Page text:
Doctor of Philosophy
London Research and Development Centre, Agriculture and Agri-Food Canada (AAFC)
Bernards, Mark A.
Turnip mosaic virus (TuMV) belongs to the RNA virus family of Potyviridae and genus Potyvirus. TuMV incurs agricultural losses by causing diseases in vegetable, oilseed, forage, and biofuel crops globally. Viruses are obligate intracellular parasites depending on the host cellular machinery to proliferate. Thus, molecular identification and functional characterization of host factors essential in the viral infection process may open up a new avenue towards developing genetic virus resistance. Eukaryotic translation initiation factor 4E (eIF4E) or its isoform (eIF(iso)4E) is a critical host factor for many potyviruses including TuMV. Heat shock protein 70 family proteins (HSP70) have been identified in the eIF(iso)4E protein complex isolated from Arabidopsis thaliana infected with TuMV. I hypothesized that at least some A. thaliana HSP70s are host factors for TuMV infection since they are associated with the most essential and multiple functional TuMV host factor eIF(iso)4E. To explore the roles of HSP70s in TuMV infection, TuMV infection assay in A. thaliana HSP70 mutants were performed. Combining the HSP70s identified from eIF(iso)4E protein complex, five HSP70s: cytoplasmic HSP70-1, HSP70-2, and HSP70-8, as well as endoplasmic reticulum (ER)- located HSP70-11 and HSP70-12 were selected for further analysis of their involvement in TuMV infection using different systems. I confirmed interaction of all five HSP70s with eIF(iso)4E and discovered their interactions with TuMV viral proteins: replicase NIb and coat protein CP. I found that the HSP70s colocalized with TuMV replication complex in infected plant leaf cells. HSP70-1 and HSP70-2 have mostly inhibitory effect on TuMV infection by accelerating the degradation of NIb via the ubiquitin-proteosome pathway. Consistent to my hypothesis, HSP70-11 and HSP70-12 facilitate TuMV infection, probably by inhibiting the degradation of TuMV protein NIb and CP as well as the host factor eIF(iso)4E. The proviral effect of HSP70-11 and HSP70-12 possibly depends on their ER-localization. Finally, the effect of HSP70-8 on TuMV infection was ambiguous. While HSP70-8 accelerated the degradation of TuMV NIb and CP, TuMV infection was reduced in HSP70-8 knockout A. thaliana plants. Together, these data suggest that HSP70s play complex roles in TuMV, possibly associated with their chaperone activities on different viral proteins and host factors.
Summary for Lay Audience
Viruses rely on invading host cells for survival and multiplication because they are too simple to produce their own material and energy. They need to use the proteins from the host cell to survive and reproduce. These host proteins are named host factors. When viruses infect hosts, they may cause diseases or even death. Studying host factors increases knowledge on how viruses infect hosts and how to control diseases caused by viruses. One way to stop virus from infecting a host is to disable one or more host factors, preventing the virus from using them. This is a useful way to fight virus infection especially in plants, as plants usually have more than one version of proteins with the same function. Therefore, disabling one essential host factor does not harm the normal growth of the plant because it still has other versions to use. In this thesis, I studied Turnip mosaic virus (TuMV), which causes problems in many important crops. We looked into a family of host proteins called the Heat shock protein 70s (HSP70) to see if TuMV takes advantage of them as host factors for infection. In plants, HSP70s are responsible for maintaining the protein’s proper shape and location and balancing cellular protein production and recycling. We found that two HSP70s located in the endoplasmic reticulum (ER), or the membrane system within the cell, are host factors for TuMV infection. They are found in the same place where the virus replicates within the host, and they interact with virus protein responsible for virus replication. They may help virus infection by preventing the virus protein from breaking down. On the other hand, the HSP70s located in the cytoplasm have an opposite effect on TuMV infection compared with two HSP70s located in the ER. Though they also locate in the virus replication compartments and interact with virus protein, the cytoplasm HSP70s have a negative impact on TuMV infection by promoting the degradation of virus protein. Moreover, if the ER-located HSP70s were modified so that they did not target the ER, the modified HSP70s acted like the cytoplasm-located HSP70s and inhibited TuMV infection.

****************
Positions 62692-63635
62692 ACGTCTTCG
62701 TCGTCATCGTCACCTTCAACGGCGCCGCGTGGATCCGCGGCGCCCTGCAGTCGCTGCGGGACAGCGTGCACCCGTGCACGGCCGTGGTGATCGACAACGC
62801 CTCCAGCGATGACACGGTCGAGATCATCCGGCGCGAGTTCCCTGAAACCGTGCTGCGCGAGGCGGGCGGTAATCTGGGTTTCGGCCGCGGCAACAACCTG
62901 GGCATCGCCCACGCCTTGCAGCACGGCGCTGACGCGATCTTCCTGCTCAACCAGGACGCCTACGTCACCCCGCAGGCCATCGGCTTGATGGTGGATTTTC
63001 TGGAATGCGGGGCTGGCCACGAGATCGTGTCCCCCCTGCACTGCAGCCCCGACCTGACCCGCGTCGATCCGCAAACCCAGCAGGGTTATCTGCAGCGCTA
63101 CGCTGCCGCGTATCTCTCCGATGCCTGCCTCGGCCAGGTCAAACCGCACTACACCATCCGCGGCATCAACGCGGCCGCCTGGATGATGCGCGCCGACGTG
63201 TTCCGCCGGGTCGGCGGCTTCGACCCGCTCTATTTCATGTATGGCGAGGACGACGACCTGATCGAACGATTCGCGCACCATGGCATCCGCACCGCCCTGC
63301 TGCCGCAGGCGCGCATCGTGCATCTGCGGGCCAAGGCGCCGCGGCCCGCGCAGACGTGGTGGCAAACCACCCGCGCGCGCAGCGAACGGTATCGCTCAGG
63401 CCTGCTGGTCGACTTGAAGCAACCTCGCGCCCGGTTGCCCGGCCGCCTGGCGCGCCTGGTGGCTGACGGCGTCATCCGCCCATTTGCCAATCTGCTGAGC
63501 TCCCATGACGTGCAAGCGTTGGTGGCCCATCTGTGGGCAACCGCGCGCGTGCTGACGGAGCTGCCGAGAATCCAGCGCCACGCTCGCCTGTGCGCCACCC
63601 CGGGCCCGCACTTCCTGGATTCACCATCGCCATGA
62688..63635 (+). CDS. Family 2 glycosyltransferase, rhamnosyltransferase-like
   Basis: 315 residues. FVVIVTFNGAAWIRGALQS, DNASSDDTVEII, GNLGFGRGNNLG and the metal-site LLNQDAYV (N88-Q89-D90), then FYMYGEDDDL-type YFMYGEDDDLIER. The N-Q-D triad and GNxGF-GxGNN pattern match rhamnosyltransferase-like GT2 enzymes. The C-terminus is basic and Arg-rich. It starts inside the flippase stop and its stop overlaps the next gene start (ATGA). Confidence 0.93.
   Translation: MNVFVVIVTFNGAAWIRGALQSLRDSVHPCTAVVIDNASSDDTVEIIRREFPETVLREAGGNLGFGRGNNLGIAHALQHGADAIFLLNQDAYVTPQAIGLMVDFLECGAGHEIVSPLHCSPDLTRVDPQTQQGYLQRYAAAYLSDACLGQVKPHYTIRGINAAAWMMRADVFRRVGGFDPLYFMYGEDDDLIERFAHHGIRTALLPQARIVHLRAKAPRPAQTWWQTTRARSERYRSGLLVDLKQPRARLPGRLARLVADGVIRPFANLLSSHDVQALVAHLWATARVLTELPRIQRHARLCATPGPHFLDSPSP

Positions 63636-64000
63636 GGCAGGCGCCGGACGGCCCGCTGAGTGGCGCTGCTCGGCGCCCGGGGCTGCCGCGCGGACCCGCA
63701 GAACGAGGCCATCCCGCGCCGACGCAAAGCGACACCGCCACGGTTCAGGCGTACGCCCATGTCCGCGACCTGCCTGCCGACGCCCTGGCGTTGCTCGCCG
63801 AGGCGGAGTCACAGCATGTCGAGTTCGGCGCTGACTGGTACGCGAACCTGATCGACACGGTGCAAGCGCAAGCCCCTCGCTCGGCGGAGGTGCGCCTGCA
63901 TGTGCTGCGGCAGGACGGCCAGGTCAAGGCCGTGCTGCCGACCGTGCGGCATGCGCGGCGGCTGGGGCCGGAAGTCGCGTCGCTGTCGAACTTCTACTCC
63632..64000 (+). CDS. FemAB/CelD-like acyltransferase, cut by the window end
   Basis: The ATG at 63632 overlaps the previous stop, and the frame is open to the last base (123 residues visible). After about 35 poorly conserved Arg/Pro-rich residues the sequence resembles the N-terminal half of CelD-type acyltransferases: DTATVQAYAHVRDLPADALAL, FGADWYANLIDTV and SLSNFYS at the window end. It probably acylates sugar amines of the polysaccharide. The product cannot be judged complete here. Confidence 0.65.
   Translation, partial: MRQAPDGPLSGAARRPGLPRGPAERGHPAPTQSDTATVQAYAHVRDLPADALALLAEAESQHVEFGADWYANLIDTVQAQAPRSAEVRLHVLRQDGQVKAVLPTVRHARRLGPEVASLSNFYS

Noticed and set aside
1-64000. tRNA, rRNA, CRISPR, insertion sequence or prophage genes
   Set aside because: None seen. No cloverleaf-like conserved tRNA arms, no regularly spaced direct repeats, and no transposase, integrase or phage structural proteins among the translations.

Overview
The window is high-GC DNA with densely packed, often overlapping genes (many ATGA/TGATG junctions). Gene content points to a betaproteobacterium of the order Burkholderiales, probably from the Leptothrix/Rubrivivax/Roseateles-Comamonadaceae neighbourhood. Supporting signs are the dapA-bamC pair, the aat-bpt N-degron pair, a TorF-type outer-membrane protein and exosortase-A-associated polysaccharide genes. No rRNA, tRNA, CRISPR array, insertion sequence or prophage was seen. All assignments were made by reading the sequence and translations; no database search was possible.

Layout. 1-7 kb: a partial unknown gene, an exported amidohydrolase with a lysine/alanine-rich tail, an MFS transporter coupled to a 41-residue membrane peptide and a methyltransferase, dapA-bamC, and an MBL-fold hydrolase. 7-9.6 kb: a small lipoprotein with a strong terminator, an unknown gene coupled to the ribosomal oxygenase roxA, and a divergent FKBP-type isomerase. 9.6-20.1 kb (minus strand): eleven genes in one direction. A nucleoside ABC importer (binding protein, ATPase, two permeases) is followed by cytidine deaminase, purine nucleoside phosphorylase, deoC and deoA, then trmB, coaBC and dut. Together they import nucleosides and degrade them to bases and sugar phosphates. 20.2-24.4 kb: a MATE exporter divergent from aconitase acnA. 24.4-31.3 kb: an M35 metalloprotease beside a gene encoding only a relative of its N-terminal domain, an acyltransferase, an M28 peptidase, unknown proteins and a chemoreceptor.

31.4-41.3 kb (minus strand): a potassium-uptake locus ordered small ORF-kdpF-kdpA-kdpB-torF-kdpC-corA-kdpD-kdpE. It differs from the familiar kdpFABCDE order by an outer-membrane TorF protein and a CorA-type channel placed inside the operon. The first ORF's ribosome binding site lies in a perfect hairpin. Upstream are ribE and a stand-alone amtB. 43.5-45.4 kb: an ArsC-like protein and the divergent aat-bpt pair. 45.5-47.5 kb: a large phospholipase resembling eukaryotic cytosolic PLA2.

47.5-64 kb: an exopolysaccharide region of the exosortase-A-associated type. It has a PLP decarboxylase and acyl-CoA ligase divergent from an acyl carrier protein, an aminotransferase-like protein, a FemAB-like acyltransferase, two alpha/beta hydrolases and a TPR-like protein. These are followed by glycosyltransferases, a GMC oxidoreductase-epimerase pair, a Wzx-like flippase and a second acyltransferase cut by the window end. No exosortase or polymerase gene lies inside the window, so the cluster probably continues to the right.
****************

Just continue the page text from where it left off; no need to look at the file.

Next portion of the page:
Tang, Ziwei, "Molecular identification and characterization of Heat shock protein 70 family proteins essential for Turnip mosaic virus infection in Arabidopsis thaliana" (2023). Electronic Thesis and Dissertation Repository. 9731.